December 15. Since 2019, the top six network carriers in the United States and Europe have loaded up with an additional $44 billion of net debt, more than their pre-pandemic EBITDA. Even with a return to normal in 2022 – an increasingly unlikely scenario – paying that off will take years.
Alongside flogging planes, laying off staff and asking shareholders for money, airline bosses have borrowed vast sums from banks and capital markets. Taxpayers have also chipped in, with the U.S. Congress approving, somewhat controversially, $54 billion to cover salaries of grounded staff for 18 months. To a large extent, the survival techniques have worked. Only Air France-KLM (AIRF.PA) is close to nationalisation, with the French and Dutch governments holding 29% and 9% stakes respectively.
That said, the industry’s debt levels are unsustainable. Since 2019, the three big U.S. carriers Delta Air Lines (DAL.N), American Airlines (AAL.O) and United Airlines (UAL.O), and their European counterparts Air France-KLM, Germany’s Lufthansa (LHAG.DE) and British Airways-owner IAG (ICAG.L) have increased net debt by 63% to $112 billion, according to analyst estimates compiled by Refinitiv. That equates to a whopping 4.7 times next year’s EBITDA. In 2019, the year before the pandemic started, the absolute figure was $69 billion, just 1.7 times that year’s EBITDA.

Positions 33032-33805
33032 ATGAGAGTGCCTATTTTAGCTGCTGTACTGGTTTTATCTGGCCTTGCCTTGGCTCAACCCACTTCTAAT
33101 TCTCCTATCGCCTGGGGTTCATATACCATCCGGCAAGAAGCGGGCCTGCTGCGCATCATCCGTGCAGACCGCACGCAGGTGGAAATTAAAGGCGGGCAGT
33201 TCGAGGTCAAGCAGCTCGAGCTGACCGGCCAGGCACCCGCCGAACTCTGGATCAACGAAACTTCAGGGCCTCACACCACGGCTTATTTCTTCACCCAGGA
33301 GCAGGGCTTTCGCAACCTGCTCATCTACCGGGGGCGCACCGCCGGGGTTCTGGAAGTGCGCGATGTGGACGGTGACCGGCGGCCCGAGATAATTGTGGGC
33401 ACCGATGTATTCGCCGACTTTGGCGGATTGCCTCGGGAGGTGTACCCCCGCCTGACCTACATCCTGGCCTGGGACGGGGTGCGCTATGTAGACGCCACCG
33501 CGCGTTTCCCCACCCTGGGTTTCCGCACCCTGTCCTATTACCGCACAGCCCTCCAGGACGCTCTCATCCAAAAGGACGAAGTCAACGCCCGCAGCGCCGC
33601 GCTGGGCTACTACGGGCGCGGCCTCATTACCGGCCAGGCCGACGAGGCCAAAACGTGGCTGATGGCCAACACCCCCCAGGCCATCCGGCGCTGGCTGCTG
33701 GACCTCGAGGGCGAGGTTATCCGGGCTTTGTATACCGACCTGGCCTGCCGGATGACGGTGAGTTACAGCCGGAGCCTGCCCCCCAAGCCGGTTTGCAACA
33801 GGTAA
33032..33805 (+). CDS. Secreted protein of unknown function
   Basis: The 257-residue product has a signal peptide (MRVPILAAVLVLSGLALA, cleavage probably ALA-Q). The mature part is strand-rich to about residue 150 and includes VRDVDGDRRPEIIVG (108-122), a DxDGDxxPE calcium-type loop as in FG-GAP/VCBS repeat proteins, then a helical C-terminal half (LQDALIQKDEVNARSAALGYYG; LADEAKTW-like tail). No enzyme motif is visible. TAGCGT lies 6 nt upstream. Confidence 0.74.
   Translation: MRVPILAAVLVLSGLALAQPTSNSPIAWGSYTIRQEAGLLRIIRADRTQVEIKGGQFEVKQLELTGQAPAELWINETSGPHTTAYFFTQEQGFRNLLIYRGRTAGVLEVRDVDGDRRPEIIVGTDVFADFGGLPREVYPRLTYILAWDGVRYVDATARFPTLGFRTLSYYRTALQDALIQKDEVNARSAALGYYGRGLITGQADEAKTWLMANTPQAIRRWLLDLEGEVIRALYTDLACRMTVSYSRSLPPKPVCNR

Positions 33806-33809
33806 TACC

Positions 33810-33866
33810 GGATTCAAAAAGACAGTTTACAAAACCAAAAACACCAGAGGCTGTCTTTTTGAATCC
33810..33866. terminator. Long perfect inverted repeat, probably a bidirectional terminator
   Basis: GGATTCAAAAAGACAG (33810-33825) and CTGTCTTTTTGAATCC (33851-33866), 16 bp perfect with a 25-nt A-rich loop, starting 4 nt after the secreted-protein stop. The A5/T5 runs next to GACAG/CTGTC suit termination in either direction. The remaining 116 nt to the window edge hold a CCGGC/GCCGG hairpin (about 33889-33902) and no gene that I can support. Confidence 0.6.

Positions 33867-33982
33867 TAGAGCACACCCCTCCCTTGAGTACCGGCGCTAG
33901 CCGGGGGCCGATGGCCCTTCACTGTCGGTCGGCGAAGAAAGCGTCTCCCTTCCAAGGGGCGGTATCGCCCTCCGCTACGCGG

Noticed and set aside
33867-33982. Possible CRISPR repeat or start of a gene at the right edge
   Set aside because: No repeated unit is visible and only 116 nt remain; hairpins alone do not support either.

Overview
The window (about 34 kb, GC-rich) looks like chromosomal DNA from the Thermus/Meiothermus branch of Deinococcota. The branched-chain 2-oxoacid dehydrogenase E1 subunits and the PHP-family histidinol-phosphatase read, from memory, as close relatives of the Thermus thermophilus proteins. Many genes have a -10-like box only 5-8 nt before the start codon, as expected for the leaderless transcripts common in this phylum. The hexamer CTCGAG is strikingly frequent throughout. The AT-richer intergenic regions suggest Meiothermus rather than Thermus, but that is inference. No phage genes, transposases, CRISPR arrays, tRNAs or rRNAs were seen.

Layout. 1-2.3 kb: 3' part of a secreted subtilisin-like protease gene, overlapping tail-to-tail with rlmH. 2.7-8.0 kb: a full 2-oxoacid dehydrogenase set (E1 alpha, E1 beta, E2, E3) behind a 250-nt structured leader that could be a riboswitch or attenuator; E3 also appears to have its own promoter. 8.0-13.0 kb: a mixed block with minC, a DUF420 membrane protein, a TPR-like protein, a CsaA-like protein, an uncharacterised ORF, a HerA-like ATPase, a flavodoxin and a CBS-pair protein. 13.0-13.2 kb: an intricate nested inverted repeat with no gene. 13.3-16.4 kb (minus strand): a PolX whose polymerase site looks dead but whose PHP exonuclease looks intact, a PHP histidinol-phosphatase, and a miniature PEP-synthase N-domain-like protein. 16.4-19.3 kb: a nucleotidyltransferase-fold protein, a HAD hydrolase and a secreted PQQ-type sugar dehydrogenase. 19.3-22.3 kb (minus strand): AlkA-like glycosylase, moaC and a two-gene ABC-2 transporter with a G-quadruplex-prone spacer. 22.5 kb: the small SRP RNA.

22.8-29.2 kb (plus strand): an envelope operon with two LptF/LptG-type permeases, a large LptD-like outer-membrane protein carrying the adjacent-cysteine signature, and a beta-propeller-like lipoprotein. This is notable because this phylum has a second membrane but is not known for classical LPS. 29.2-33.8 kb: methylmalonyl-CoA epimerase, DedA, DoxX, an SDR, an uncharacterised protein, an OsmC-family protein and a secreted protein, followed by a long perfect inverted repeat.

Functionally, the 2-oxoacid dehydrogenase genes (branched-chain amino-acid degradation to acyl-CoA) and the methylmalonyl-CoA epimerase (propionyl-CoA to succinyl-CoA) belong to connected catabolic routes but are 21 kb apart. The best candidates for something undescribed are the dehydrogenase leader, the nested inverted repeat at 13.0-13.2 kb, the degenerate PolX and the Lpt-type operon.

Another solution is to pass the hat around to shareholders once again. But Omicron has squashed share prices anew, increasing the burden on equity investors. The additional net debt taken on board in the last two years amounts to two-thirds the six’s current market value, which itself could be inflated. Even when the viral storm clouds eventually pass, the outlook for airline shareholders looks bleak.